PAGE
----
Each day is spent like this, poking in and out of the dark. The sun is pleasant. There are trips across the Grand Canal to outlying islands, to the exhibitions not within the main grounds—the Portuguese show of Jorge Molder, or the Irish exhibition, for example. There are other shows around town as well, not officially part of the Biennale, such as M.A. Vogrincic’s La Casa Vestita (a palazzo whose exterior is festooned with clothes) and a middling survey of Jean-Michel Basquiat’s art curated by Achille Bonito Oliva in a space on the Piazza San Marco. The nights are filled with parties. One evening, the British throw an elaborate affair at a grand palazzo, an event that costs forty thousand dollars. Tiepolos adorn the ceilings; the English pop band Pulp plays below—friends of the artist Gary Hume. It is a convention of the art-world power elite. Nicholas Serota, director of the Tate Gallery, shakes hands and chats, moving through a crowded room. On a stairwell, critics Peter Schjeldahl of the New Yorker, Roberta Smith of the New York Times, her husband Jerry Saltz of the Village Voice, New York dealer Barbara Gladstone, and the Walker Art Center’s chief curator Richard Flood (formerly Gladstone’s director) sit together like birds on a wire.

The talk passes slowly from the pavilions to what everyone considers the main event: “dApertutto.” The Arsenale’s spaces, renovated at a cost of about $1.5 million to the Italian government, are superb old structures: workshops and shipyards from the sixteenth century; 10,000 square meters with soaring ceilings; new walls beneath trusses of ancient wood. Many people comment. Mark Rosenthal, who was commissioner of the US pavilion in 1988, when Jasper Johns was on view, calls this “the best Biennale I’ve ever seen; ‘dApertutto’ is fantastically well done.” Richard Armstrong, director of the Carnegie Museum of Art, bemusedly describes the show as “perky” and remarks on how well it is installed. There are negative views, of course. The Andy Warhol Museum’s director, Tom Sokolowski, who is standing with Armstrong, retorts, “You’re kidding. I think it’s flaccid. The show is very professional, but there is nothing surprising, no revelations.” Dana Friis-Hansen, senior curator of Houston’s Contemporary Arts Museum, finds a middle ground, saying, “It’s not that it’s the status quo. I think Szeemann’s done an incredible job. There’s a higher denominator of quality throughout, but there are lower peaks.” And Barbara Thumm, a Berlin dealer, agrees. “Yes, it was solid,” she says. “It’s what we know, so surprises are not easy. But the Chinese work is very interesting and most of us are new to it.”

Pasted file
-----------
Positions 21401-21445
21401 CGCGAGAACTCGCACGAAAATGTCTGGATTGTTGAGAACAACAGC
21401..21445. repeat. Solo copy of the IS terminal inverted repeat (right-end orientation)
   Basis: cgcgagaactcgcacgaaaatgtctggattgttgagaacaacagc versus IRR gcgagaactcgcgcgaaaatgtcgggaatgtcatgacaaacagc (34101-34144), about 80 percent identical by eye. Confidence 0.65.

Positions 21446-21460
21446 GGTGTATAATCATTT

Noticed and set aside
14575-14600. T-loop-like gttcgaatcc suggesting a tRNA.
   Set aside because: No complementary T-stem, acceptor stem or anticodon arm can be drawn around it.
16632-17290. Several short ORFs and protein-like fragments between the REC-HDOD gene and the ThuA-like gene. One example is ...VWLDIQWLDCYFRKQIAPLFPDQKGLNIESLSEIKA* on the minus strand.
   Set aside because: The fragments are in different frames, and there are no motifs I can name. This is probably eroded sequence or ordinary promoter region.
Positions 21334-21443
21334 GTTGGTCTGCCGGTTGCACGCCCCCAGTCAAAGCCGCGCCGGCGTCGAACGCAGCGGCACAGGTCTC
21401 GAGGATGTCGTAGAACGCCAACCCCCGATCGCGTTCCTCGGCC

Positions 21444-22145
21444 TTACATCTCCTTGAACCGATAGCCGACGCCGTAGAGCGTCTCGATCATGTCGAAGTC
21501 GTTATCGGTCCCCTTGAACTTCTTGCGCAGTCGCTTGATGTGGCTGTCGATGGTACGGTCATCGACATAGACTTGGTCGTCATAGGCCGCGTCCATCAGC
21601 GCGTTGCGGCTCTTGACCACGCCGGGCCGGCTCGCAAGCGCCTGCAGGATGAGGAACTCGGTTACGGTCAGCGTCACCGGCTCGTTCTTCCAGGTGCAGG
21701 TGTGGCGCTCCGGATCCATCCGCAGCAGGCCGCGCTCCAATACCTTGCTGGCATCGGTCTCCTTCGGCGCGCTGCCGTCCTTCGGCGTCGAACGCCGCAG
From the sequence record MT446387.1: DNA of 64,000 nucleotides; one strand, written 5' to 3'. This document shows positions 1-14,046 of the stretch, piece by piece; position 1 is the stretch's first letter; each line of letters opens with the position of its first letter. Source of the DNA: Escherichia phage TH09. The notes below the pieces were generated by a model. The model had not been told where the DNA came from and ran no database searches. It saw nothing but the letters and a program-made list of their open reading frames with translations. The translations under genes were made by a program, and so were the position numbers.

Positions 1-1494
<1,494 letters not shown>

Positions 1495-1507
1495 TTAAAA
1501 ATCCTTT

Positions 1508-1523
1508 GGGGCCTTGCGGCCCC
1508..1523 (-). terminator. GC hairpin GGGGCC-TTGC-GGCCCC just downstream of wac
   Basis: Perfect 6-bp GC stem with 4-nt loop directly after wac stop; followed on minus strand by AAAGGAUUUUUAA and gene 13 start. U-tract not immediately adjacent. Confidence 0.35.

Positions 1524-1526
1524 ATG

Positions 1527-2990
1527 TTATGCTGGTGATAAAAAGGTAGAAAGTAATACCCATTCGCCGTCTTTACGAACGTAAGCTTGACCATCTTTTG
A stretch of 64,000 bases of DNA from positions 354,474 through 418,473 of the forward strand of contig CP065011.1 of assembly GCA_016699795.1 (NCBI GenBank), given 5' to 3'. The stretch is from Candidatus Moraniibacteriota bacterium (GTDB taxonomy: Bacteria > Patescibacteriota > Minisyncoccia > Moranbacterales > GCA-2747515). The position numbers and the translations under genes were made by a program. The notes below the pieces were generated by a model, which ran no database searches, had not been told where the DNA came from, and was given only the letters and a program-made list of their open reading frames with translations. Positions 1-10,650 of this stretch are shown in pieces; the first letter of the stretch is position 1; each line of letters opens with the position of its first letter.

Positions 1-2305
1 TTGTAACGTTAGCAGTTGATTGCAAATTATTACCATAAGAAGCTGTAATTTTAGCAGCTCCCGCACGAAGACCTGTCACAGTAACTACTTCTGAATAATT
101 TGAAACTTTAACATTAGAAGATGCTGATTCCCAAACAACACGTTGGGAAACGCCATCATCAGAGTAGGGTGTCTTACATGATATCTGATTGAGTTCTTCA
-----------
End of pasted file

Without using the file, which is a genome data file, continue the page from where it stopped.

In fact, the Chinese artworks in the Italian pavilion and in the Arsenale are interesting above all for their political purview. In the art of the Europeans and Americans here, politics is barely present as a subject. How remarkable! The theater of Kosovo’s war is close enough to Venice that there are warnings of delays at Marco Polo Airport due to military deployments. Yet the only prominent work dealing with the Serbian carnage is Thomas Hirschhorn’s World Airport in “dApertutto,” with its crude models of airliners and makeshift walls of press clippings. The Chinese employ the usual tools: video, photography, drawing, sculpture, painting. But what they live is a life still bound by government constraint. From this comes a visceral exuberance, a carbolic bite to their sardonic art.

In Ying-Bo’s video Fly! Fly! (Our Chinese Friends), the gathering around a table bursts with laughter, with voices shouting. They are playing a game much like “Scissors, Rock, Paper.” Hands gesture. There is a show of love and aggression, fake slaps and blown kisses, as the game burns on. Punishment and freedom-the social microcosm is luminously clear. Another exemplary piece is Cai Guo-Qiang’s vast sculpture installation, Venice Rent Collecting Courtyard, for which he wins his Golden Lion. In a vast shed by the water, Chinese artisans brought in by Qiang are sculpting 100 terra-cotta statues of feudal peasants at work. The figures, in various states of completion, stand in small groups, scattered throughout the room. A panama hat is placed slyly on a statue’s head. To the occidental eye, so many assembled figures in the round evoke Rodin. But in fact the statues reprise a government-sponsored “lesson” from the Cultural Revolution: a reminder of times far worse. Cai Guo-Qiang stands in front of a newsman’s camera, smiling in the glare, an artisan laboring behind him. To the side, the English curator Norman Rosenthal chats with the Swiss dealer Simon de Pury and the wife of a former Russian ambassador to London. Their clothes are damp. They are taking shelter from a sudden rain. “It’s impressive, isn’t it?” Rosenthal says. “Yes,” the ambassador’s wife replies. “But like all the works for the Biennale, it will be gone so quickly, disappear like a butterfly.”